Tupleware logo CAREER: Query Compilation Techniques for Complex Analytics on Enterprise Clusters (PI): Sharing of data sets can provide tremendous mutual benefits for industry, researchers and nonprofit organizations. For example, companies can profit from the fact that university researchers explore their data sets and make discoveries, which help the company to improve their business. At the same time, researchers are always on the search for real world data sets to show that their newly developed techniques work in practice. Unfortunately, many attempts to share relevant data sets between different stakeholders in industry and academia fail or require a large investment to make data sharing possible. A major obstacle is that data often comes with prohibitive restrictions on how it can be used (requiring e.g., the enforcement of legal terms or other policies, handling data privacy issues, etc.). In order to enforce these requirements today, lawyers are usually involved in negotiation the terms of each contract. It is not atypical that this process of creating an individual contract for data sharing ends up in protracted negotiations, which are both disconnected from what the actual stakeholders aim to do and fraught as both sides struggle with the implications and possibilities of modern security, privacy, and data sharing techniques. Worse, fear of missing a loophole in how the data might be (mis)used often prevents many data sharing efforts from even getting off the ground. To address these challenges, our new data sharing spoke will enable data providers to easily share data while enforcing constraints on the use of the data. This effort has two key components:(1) Creating a licensing model for data that facilitates sharing data that is not necessarily open or free between different organizations and (2) Developing a prototype data sharing software platform, ShareDB, which enforces the terms and restrictions of the developed licenses. We believe these efforts will have a transformative impact on how data sharing takes place. By moving data out of the silos of individuals and single organizations and into the hands of broader society, we can tackle many societally significant problems.

Tupleware logo BD Spokes: SPOKE: NORTHEAST: Collaborative: A Licensing Model and Ecosystem for Data Sharing (PI): Sharing of data sets can provide tremendous mutual benefits for industry, researchers and nonprofit organizations. For example, companies can profit from the fact that university researchers explore their data sets and make discoveries, which help the company to improve their business. At the same time, researchers are always on the search for real world data sets to show that their newly developed techniques work in practice. Unfortunately, many attempts to share relevant data sets between different stakeholders in industry and academia fail or require a large investment to make data sharing possible. A major obstacle is that data often comes with prohibitive restrictions on how it can be used (requiring e.g., the enforcement of legal terms or other policies, handling data privacy issues, etc.). In order to enforce these requirements today, lawyers are usually involved in negotiation the terms of each contract. It is not atypical that this process of creating an individual contract for data sharing ends up in protracted negotiations, which are both disconnected from what the actual stakeholders aim to do and fraught as both sides struggle with the implications and possibilities of modern security, privacy, and data sharing techniques. Worse, fear of missing a loophole in how the data might be (mis)used often prevents many data sharing efforts from even getting off the ground. To address these challenges, our new data sharing spoke will enable data providers to easily share data while enforcing constraints on the use of the data. This effort has two key components:(1) Creating a licensing model for data that facilitates sharing data that is not necessarily open or free between different organizations and (2) Developing a prototype data sharing software platform, ShareDB, which enforces the terms and restrictions of the developed licenses. We believe these efforts will have a transformative impact on how data sharing takes place. By moving data out of the silos of individuals and single organizations and into the hands of broader society, we can tackle many societally significant problems.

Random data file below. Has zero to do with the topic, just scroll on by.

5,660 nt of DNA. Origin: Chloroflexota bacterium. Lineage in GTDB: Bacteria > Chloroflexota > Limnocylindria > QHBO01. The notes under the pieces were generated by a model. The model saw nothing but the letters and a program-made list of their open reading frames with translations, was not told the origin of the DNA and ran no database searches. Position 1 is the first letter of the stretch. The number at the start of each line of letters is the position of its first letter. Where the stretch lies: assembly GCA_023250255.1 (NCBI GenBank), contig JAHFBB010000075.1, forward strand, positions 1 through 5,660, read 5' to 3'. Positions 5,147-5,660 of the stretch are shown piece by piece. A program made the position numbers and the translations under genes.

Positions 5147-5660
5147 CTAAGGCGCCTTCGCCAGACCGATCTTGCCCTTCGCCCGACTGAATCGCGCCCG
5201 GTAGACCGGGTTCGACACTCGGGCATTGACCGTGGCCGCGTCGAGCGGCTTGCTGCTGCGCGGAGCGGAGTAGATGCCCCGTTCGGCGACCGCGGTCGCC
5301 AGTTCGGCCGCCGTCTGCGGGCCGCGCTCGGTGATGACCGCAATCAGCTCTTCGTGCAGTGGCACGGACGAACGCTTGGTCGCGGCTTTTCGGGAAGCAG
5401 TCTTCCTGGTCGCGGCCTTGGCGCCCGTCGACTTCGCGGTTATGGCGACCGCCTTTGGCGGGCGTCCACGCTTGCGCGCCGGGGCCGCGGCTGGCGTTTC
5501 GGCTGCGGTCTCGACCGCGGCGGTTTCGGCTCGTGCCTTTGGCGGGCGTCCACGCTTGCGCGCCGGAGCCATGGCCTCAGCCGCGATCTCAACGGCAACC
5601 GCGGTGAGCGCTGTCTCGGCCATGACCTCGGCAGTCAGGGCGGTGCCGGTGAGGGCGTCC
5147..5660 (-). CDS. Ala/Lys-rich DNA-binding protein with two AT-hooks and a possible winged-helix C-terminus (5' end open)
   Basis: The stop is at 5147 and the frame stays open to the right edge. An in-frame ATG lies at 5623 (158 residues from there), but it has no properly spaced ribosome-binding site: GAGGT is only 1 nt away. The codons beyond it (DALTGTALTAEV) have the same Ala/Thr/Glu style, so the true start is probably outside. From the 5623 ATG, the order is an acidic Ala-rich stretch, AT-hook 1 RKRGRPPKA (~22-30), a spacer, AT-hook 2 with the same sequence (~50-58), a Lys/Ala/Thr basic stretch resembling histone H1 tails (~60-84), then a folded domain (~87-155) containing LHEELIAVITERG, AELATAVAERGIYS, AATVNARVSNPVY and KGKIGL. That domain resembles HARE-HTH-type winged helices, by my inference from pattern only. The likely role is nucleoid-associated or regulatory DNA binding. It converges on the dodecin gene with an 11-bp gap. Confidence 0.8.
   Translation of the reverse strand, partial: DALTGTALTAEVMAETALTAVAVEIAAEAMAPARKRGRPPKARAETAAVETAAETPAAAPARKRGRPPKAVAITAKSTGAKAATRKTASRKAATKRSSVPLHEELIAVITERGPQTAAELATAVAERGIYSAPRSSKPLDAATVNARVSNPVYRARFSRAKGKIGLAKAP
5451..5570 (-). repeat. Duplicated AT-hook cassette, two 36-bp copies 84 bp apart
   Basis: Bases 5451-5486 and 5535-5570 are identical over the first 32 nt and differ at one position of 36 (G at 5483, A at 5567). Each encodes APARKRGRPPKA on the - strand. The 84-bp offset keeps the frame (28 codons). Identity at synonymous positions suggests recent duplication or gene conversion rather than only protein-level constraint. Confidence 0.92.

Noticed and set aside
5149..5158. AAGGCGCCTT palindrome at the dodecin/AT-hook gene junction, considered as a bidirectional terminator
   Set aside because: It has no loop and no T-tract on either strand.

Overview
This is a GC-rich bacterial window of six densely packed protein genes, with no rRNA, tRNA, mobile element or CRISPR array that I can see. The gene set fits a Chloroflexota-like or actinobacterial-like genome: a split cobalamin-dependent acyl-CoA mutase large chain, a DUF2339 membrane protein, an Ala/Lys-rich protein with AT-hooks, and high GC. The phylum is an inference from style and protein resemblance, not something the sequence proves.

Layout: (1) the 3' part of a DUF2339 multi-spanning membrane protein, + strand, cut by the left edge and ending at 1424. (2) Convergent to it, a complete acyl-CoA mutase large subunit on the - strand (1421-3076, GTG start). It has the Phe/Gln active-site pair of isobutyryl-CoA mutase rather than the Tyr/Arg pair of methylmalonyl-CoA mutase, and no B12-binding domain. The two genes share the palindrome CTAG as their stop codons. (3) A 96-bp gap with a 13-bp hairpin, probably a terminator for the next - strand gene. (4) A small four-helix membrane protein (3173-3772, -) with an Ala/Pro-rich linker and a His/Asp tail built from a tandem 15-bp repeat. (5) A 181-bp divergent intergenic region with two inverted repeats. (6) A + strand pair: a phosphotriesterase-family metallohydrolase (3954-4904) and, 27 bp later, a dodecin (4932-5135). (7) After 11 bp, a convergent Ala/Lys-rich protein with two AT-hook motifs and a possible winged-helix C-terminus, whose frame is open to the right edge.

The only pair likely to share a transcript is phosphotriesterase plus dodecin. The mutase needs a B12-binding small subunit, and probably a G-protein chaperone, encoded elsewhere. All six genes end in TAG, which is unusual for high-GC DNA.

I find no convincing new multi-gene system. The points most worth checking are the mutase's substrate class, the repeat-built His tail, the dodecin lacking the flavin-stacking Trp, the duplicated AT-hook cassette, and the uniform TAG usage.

Tupleware logo III: Medium: 20/20: A System for Human-in-the-Loop Data Exploration (Co-PI): Explorative data analysis plays a key role in data-driven discovery in a wide range of domains including science, engineering and business. In order for data analysis to become a commodity during a period when their user base is continually expanding and diversifying, human productivity and ease-of-use must become first-class design considerations for any database system. Unfortunately, data tools that are user friendly and designed to improve human productivity are still sorely lacking. This project will enable users at different skill levels to interact with and explore their large datasets far easier and faster than they do today. Rather than spending a lot of precious time to build complex analytics tasks, this work will offer a more agile, responsive and user-friendly system based on direct manipulation of the visual representations (e.g., charts, graphs, maps) of the data sets and analysis results. The system can also be used as a learning tool: e.g., a teacher could walk students through a complex dataset to verify specific hypothesis. This project will make large-scale data exploration more accessible to more users. Overall, it will accelerate discovery and breakthroughs in many domains such as e-commerce, finance and science. This research will be incorporated in undergraduate and graduate coursework. The outreach activities include special research and education-focused programs that are geared towards undergraduates and high school girls.